Despite college costs going down and wages going up, it's still difficult for students to "work their way" through college. Students should weigh work hours with study time to find the right balance for them.
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- Elizabeth Renter
For the past few years, the out-of-pocket costs for attending a public four-year college have decreased and minimum wages have risen in many states. While you might think these shifts should make it easier for students to work their way through college, it would still take a herculean effort — adding a full-time job (or...
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A hip replacement is a common medical procedure for millions of people.
- Ben Weingarten | RealClearWire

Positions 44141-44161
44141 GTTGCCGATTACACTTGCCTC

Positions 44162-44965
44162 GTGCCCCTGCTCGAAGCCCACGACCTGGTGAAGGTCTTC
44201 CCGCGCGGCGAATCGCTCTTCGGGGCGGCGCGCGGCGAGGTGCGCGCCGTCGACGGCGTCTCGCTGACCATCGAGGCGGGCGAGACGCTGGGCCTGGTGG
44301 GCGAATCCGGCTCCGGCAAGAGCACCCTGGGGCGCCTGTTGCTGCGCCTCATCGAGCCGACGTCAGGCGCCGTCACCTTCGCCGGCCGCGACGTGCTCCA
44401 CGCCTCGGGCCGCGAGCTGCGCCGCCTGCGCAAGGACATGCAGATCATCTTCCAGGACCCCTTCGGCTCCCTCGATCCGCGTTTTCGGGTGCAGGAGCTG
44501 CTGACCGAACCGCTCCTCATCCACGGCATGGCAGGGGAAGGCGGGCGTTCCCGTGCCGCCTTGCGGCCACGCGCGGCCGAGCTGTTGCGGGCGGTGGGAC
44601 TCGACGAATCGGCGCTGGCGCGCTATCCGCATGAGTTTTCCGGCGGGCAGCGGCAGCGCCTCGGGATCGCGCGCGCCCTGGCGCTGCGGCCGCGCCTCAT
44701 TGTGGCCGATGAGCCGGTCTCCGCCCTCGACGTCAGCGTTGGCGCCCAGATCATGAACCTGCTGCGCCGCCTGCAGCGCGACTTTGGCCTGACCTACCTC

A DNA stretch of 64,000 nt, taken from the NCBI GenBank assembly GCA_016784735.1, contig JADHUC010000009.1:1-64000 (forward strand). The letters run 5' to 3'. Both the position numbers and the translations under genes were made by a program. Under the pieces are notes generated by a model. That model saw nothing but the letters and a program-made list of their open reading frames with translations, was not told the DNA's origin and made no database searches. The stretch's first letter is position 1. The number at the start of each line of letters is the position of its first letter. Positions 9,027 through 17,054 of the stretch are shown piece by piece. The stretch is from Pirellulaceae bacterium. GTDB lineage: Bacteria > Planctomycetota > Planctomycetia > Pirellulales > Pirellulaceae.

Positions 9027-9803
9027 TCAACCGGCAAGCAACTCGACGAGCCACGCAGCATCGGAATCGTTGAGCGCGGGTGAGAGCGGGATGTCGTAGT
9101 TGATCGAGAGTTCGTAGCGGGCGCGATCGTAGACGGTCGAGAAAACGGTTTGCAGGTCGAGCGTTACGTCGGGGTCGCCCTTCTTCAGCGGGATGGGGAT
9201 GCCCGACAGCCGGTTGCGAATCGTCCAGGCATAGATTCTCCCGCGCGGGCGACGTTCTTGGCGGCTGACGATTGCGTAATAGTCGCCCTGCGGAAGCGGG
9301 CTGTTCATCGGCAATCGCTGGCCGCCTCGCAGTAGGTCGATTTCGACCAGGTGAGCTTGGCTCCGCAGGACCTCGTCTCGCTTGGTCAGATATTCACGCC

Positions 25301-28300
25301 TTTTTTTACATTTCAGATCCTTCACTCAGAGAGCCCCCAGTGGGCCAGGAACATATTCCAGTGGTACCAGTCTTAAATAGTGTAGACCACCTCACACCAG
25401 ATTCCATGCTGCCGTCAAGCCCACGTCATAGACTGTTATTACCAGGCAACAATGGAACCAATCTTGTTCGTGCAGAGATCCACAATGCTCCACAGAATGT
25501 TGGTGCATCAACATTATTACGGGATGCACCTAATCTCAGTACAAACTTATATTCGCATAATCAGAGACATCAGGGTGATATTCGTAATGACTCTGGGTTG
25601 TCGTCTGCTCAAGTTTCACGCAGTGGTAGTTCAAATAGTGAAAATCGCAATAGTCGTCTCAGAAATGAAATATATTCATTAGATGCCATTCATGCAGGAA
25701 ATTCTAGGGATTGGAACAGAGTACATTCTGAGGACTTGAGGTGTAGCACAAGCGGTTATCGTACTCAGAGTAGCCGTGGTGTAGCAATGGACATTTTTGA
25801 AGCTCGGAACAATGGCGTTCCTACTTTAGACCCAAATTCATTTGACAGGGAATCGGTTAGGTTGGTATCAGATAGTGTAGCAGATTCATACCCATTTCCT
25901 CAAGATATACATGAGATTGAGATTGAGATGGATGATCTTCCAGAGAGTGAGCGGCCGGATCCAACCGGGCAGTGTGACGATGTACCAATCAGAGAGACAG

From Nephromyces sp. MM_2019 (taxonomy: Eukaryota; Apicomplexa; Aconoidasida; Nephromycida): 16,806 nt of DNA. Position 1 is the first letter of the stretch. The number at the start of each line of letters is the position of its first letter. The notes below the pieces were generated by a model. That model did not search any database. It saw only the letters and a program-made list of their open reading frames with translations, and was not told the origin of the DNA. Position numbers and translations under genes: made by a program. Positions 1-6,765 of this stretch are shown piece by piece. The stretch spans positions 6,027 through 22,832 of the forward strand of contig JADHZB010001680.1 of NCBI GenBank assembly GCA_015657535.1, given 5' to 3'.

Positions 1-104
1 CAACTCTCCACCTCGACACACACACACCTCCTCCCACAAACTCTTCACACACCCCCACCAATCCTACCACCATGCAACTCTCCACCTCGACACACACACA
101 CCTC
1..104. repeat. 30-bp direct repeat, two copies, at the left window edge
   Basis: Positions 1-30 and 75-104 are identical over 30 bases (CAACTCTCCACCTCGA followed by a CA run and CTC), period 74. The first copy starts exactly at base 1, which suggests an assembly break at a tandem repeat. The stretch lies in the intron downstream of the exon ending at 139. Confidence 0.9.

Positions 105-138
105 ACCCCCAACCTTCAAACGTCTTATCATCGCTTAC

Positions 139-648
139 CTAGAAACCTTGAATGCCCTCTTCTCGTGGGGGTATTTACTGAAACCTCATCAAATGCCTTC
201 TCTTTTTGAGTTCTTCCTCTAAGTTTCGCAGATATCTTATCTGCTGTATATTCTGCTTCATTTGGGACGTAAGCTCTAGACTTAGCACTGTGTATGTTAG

New Jersey is enlisting public-school teachers and librarians to show children how to combat what it calls the grave threat of disinformation. “Our democracy remains under sustained attack through the proliferation of disinformation,” Gov. Phil Murphy said in signing the nation’s first law mandating “information literacy” instruction for all K-12 students. The law, which aims to provide students with the “critical thinking” skills necessary to differentiate between “facts, points of view, and opinions” will, Murphy proclaimed, ensure “that our kids … possess the skills needed to discern fact from fiction.” At a time when the nation’s political and thought leaders are wrestling over the meaning of facts and truth, and distinctions between disinformation, misinformation and plain old information, the New Jersey bill is part of a growing effort to have teachers tell students how to settle these questions. Since 2016, ten states controlled by Democratic legislators, and three run by Republicans, have passed “media literacy” laws. Demand for media literacy education has seemingly grown in the “fake news” age, buoying bills like New Jersey’s, which had languished for years, only to pass with overwhelming bipartisan support. Media literacy advocates such as Erin McNeill, President of Media Literacy Now, say the goal is to teach students “how to consume information, not what information to consume.” But other educational experts see information and media literacy as inherently political, or minimally ripe for politicization. The “guise of ‘media literacy,’” writes John Sailer, a senior fellow at the National Association of Scholars, “often functions as a trojan horse, casting certain political views” – conservative ones, say critics – “as prima facie wrong and biased.” The progressive politics of those backing information and media literacy bills in some states give skeptics further pause – concerns heightened by rhetoric like that of Gov. Murphy, who framed New Jersey’s bill as responsive to the “violent insurrection” of Jan. 6, 2021.Related: The Disinformation-Industrial Complex vs. Domestic Terror RCIJoshua Aikens, a Republican candidate for the New Jersey assembly and former chairman of AriseNJ, an advocacy group focused on electing school board members, told RCI he believes the bill will “be politically weaponized” to target “young impressionable minds.” Republicans in Delaware and Illinois largely opposed media literacy bills that passed in their states on similar grounds. Still others question the policy push on its merits. Robert Pondiscio, a former public-school teacher who is a senior fellow at the center-right American Enterprise Institute, sees media literacy as one of many “tips and tricks” educators tout that skirts a more fundamental issue: Children suffer from a “base-knowledge problem,” lacking command of rudimentary facts necessary to analyze content. One long-time New Jersey public-school teacher, who requested anonymity to speak freely, said of the state’s bill: “Media literacy? There is no reading literacy in 80 percent of urban schools.” Nevertheless, at least seven states Red and Blue are currently considering media literacy legislation aimed at children. Such efforts are occurring as Democratic Senators – sometimes joined by their Republican colleagues – work to include media literacy in proposed federal laws. The Biden administration has embedded media literacy not only in proposed education regulations, but codified it in national security policy, arguing that disinformation threatens the homeland. “If the U.S. military has recognized the importance of improving media literacy training,” McNeill, a veteran, told RCI, “it makes sense to ensure our children are developing these skills as well.”
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